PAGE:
Year Round Commuters

The topic of our current poll was suggested to us by one of our readers. I’ll be honest, I don’t consider myself a year-round commuter. I really HATE riding in the rain. Why? Two main reasons:

Reason #1: L.A. drivers can’t drive for s__t when it rains.
Reason#2: My facility at work does not have showers or any place to store wet gear.

I’ve ridden twice while it was raining and I was miserable. The nice thing is that it rarely rains in Sunny So. Cal. so you can say I ride 3 seasons and a half. I tip my hat to all of you who ride in the rain/snow/shine.

So go ahead and vote, we are curious to read how many of you ride all year round.


  1. slide23

    I live in Burlington, VT and I am an admitted year-round commuter. I have a commuting problem and I own up to my weaknesses.

    About the only thing that stops me is snow that is too deep. And then I bust out the snowshoes because it is then too deep for my car anyway.

  2. Quinn

    Hello my name is Quinn and I am a year round commuter.

    The Reasons:
    1. I’m NOT paying $3/gal!
    2. I’m not paying outragous insurance
    3. Its the only way I stay sane
    4. I want to prove to the typical SUV driving Lazy-a** that it can be done.

    No I don’t have a car
    yes I ride in single digit temps
    yes I ride in 100+ temps
    “how do you ride in crap weather?”
    lets say I can relate to Lance and having health struggles, 10 months ago, I had pneumonia, out of work for a month, after I bought 2 bikes to get back in shape.

  3. Ghost Rider

    Truth be told, I am only a 2-season commuter in Florida — summer and “not summer”. We don’t have spring or winter here. It’s either really hot or kinda cool!

    Riding in the rain sort of blows…I won’t usually ride if it is raining on my way to work(but I’m working on that — have a decent rain jacket now), but I don’t mind it at all if it rains on the way home. Summer rains in Florida are warm and fun to ride in, even if the rain destroys hub and bottom bracket bearings

  4. Alyssa

    I wish I could be a year-round commuter. Just in the past couple of months have I gotten into the groove of riding nearly five days a week to the local train station 4 1/2 miles each way. My other half unfortunately doesn’t trust other drivers (or me, probably) and thinks it’s too dangerous for me to ride in the dark. I have a headline and rear blinky and reflectors on my messenger bag but evidently that’s not enough. Maybe I just need more lights?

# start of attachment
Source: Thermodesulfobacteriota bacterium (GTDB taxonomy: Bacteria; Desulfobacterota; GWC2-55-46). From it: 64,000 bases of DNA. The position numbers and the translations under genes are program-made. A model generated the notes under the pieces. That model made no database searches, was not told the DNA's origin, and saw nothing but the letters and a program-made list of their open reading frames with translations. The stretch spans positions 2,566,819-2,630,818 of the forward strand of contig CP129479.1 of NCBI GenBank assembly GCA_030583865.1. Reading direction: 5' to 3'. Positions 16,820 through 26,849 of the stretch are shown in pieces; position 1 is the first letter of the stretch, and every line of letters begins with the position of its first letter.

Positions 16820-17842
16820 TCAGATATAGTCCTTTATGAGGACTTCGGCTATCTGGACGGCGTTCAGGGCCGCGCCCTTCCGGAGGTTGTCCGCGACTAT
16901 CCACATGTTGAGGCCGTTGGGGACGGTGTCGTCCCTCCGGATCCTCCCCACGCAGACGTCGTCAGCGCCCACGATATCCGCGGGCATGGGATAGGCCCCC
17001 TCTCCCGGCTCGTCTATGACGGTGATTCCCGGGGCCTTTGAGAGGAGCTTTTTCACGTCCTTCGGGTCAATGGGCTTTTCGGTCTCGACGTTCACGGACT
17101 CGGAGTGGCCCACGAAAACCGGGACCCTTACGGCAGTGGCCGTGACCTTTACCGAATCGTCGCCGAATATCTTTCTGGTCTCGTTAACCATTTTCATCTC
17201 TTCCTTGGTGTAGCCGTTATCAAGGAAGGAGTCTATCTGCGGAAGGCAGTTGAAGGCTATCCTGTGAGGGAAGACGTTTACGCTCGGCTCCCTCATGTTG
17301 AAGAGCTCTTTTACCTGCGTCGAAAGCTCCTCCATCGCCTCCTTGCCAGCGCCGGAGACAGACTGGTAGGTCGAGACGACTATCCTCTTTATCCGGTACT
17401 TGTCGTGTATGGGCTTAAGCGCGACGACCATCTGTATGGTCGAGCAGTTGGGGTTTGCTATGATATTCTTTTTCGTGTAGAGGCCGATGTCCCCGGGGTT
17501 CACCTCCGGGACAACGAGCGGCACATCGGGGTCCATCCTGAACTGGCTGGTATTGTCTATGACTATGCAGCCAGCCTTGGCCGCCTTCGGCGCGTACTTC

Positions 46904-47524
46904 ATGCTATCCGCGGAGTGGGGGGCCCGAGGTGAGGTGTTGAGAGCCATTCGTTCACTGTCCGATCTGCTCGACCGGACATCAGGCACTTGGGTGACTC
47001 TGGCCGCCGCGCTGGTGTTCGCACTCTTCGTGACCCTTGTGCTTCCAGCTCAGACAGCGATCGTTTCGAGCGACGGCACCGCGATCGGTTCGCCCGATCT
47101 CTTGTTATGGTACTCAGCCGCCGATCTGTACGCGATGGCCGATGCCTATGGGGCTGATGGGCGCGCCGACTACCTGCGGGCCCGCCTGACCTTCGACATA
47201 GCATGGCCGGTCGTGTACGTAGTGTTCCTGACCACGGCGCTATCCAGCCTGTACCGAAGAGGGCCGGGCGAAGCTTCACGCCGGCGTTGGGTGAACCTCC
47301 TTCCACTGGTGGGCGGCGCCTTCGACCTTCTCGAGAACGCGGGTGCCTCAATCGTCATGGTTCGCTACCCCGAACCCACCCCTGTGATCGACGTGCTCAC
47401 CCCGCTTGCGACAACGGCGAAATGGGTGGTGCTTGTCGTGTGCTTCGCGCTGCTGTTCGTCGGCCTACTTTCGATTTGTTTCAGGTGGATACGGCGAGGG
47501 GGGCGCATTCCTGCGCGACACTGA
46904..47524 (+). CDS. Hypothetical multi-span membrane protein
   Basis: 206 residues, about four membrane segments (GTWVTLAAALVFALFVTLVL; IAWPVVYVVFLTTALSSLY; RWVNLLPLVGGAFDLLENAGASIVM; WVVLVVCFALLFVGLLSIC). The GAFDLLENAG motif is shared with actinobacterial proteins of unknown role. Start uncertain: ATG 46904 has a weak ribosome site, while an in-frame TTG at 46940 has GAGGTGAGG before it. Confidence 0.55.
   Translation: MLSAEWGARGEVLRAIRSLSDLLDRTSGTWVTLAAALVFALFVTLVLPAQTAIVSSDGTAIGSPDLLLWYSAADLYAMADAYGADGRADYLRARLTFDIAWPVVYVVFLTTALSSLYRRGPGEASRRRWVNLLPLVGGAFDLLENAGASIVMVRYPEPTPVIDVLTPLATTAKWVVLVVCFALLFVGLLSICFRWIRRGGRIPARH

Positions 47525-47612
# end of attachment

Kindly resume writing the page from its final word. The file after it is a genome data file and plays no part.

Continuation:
5. Ghost Rider

    Alyssa, light yourself up like a Christmas tree — front and rear lights on your bike as well as on your bag and as many reflectors as you can…riding in the dark isn’t so bad, especially if you can find an “off the beaten path” route or other quiet streets to get home on.

  6. db

    …light yourself up like a Christmas tree…

    Yep. Create your own Commuting Clown Cycle. I own and like these blinkies.

  7. Gabriel

    I’m another two-season year rounder commuter in Florida — rain or shine, hot or… not as hot. I particularly love the rainy rides, though — it beats the heat in the summer. For when it rains on the way in, I keep a towel at work to dry off with. Plus, it’s like having a shower and a ride at the same time!

  8. Ghost Rider

    “Yep. Create your own Commuting Clown Cycle”

    db, was that directed at ME?!? After covering my back, now you want to stab me in it? Ha ha

    Shoot, that bike is nothing…you should see my other hideous creation (that I cannot blame my son for this time!) on my Velospace profile. Hell, all but two of my bikes are an affront to the aesthetic senses!

    Gabriel, I love that statement “hot or…not as hot”. That captures the essence of the Florida commuting experience perfectly!

  9. Tim

    “Year Round Badass” here in Austin. I’m usually able to find a bus if it’s raining too hard, which is infrequent. The one time I tried to sprint (9km) home through the rain, my laptop got wet and was nearly ruined in spite of being wrapped up in garbage bags. I need a waterproof backpack, and then I’ll never take a bus again.
    Driving is not an option since we sold the 2nd car so I could come back to graduate school.

  10. Lance

    Hey Tim,